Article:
Owing to a pervasive misconception of what music industry success is, and how it’s achieved, several prominent myths have emerged which many musicians take to heart that simply aren’t true. In this piece Krizel Minnema works to debunk four of them.
Glamour and luxury has shaped the way a lot of musicians perceive the music industry. Even the way few musicians are discovered seem like glorious happenstance that seem sort of in reach. This turns into two things for aspiring musicians. First, success looks like a millionaire life with tons of fame. Second, to achieve this success, you need to keep hustling until you stumble upon the right record label exec to get you signed.
As a result, I’ve found that there are four big myths that musicians end up believing about succeeding in the music industry. And unfortunately, a lot of this blind hope only sets them up for failure.
MYTH 1: If you perform enough gigs, you might just be discovered by the right record label executive.
Sure, artists like Rihanna and Taylor Swift were discovered. But tons of musicians are discovered and only a few of them make it. Regardless, musicians will gig around as many places as possible. They might even do some covers and originals on their YouTube channel hoping to be the next viral hit.
The problem with this is that it’s a “spray and pray” or “scratch and maybe win” process. It’s aimless, tactless, and it hardly ever works. I call these musicians the lottery musicians.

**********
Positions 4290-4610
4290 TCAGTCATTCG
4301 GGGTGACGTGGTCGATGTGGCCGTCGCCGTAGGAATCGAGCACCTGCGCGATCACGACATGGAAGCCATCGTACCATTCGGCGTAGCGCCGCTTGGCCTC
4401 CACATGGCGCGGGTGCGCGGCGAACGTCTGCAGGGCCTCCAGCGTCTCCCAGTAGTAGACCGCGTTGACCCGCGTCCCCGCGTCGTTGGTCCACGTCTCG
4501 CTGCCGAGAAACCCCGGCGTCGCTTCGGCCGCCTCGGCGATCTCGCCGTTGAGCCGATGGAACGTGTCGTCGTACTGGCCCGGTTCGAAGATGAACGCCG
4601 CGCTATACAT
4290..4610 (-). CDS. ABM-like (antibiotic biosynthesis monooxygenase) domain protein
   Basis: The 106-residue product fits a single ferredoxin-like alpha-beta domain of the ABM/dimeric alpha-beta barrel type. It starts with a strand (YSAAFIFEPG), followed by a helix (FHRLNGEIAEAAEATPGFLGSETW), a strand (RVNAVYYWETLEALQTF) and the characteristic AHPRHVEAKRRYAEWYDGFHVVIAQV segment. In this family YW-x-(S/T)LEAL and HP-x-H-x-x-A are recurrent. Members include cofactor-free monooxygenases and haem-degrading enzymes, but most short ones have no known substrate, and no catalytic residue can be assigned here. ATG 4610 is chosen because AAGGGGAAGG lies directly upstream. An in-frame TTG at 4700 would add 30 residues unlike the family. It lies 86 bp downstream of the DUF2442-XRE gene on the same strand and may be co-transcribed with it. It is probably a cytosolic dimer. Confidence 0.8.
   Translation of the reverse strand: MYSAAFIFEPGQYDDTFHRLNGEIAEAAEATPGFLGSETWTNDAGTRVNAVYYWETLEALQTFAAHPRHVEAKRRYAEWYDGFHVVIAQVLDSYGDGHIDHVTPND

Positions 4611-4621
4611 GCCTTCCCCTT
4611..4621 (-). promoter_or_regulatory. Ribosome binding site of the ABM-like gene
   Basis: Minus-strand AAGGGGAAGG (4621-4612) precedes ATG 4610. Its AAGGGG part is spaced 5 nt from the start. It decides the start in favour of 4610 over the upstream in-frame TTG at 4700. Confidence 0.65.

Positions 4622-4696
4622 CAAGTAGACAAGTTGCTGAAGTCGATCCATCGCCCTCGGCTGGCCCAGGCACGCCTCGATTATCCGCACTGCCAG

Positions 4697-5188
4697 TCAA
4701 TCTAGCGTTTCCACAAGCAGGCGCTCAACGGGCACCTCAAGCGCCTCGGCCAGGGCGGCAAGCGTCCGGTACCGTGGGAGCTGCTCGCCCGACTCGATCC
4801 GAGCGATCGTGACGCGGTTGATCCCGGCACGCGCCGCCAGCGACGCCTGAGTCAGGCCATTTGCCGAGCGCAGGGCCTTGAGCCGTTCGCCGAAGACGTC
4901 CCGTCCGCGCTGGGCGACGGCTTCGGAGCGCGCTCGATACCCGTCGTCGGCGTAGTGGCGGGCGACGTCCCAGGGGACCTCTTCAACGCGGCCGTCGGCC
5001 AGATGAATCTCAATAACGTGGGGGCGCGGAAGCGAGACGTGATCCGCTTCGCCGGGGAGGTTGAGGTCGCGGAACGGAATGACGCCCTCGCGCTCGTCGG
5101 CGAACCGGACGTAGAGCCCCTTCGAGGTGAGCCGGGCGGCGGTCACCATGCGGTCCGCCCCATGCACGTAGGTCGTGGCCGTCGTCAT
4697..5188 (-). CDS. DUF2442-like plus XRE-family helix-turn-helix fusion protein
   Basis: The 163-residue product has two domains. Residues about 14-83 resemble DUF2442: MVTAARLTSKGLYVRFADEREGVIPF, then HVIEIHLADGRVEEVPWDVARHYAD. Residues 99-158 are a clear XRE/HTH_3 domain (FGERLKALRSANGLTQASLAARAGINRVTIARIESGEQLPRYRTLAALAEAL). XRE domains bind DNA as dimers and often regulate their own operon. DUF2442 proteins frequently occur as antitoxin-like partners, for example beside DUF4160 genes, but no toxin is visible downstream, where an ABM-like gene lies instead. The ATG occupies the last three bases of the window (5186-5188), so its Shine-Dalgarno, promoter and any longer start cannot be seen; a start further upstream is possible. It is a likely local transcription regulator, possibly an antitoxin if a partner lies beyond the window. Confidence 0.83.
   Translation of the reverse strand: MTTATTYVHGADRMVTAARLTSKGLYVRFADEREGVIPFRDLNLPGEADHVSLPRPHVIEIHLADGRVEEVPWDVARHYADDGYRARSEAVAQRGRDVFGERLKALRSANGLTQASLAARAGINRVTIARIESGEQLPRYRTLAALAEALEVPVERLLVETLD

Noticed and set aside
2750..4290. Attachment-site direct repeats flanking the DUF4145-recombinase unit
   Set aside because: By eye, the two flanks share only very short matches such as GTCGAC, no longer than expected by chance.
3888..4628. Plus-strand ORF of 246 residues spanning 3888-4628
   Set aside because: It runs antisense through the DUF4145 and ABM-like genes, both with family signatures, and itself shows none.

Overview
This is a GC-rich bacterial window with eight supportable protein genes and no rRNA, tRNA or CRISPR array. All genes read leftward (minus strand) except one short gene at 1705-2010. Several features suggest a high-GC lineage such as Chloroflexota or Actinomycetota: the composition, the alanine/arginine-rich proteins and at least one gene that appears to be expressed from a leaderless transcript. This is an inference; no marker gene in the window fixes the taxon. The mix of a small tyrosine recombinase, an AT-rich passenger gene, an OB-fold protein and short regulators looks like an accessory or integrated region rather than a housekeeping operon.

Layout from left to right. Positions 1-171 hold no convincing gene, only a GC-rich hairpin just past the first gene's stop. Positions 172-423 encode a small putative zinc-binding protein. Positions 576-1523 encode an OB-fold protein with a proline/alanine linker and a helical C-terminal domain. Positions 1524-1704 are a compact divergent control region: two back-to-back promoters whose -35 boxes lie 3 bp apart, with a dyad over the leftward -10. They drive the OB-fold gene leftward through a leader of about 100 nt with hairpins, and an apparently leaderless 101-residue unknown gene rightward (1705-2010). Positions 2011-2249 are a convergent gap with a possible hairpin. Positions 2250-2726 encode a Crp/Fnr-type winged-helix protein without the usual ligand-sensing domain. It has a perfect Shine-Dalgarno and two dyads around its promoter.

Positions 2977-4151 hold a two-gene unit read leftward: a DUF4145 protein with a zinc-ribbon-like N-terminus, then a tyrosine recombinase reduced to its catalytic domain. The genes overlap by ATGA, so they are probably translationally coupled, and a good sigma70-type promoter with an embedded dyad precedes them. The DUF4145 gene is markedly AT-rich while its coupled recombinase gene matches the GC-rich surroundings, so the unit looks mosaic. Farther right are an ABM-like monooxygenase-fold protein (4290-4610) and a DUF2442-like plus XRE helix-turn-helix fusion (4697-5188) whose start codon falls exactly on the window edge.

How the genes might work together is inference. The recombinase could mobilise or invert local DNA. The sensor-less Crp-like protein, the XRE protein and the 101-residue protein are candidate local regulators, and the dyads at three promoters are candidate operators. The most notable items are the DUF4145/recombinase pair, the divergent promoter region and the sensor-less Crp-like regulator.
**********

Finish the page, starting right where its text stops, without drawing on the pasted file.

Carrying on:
Doing gigs and sharing music needs to be strategic and meaningful. For example, The Civil Wars started in small areas and very specific areas. Their other strategy was to offer a free live recorded EP in exchange for emails and zip codes. They got over 500,000 new subscribers from this! Not only did they mine an excellent way to connect directly with fans, but they knew where their fans were to build tours around them specifically. This is deliberate and strategic — not random.
The kicker? They became a Grammy-award-winning success, all without a major record label. In fact, record labels don’t even look for talented musicians anymore. They look for artists that have a following. For example, Bhad Bhabie — she has absolutely no rap experience. She had a few one-liners on a Dr. Phil show, and then she became an internet sensation. Not long after, she was offered a major record label deal from Atlantic.
MYTH 2: The only way you can be successful is with a major record label.
The Civil Wars, Chance the Rapper, Dodie, KING, Ingrid Michaelson, and Kina Grannis, among many others, are all independent artists who don’t have a major record label backing them. Yet, they’re making six or seven figures off their music. Aside from their salaries, they’re able to create music full-time while paying the bills. For most people, this is success.
Nowadays, “getting discovered” is like winning the lottery. Much worse, even if you are signed, record labels aren’t obligated to get an album out of you. In fact, only 0.2% of those signed manage to dodge the bullet of being dropped by their label. In other words, that means 99.8% fail. Even more, 99% of the acts signed never even get to release an album (Avalon, 2011).
You might think to yourself, “But I’m different. I’ve got real talent, and they just gotta find me.” I’m sure this might be true for you. But you can’t bank on happenstance to get a deal. If you do, your likely failure rate just increases. The reality is, successful musicians are strategic and smart about how they promote and grow their fanbase.
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MYTH 3: In order to be successful, musicians need to just focus on their craft, even if they’re starving.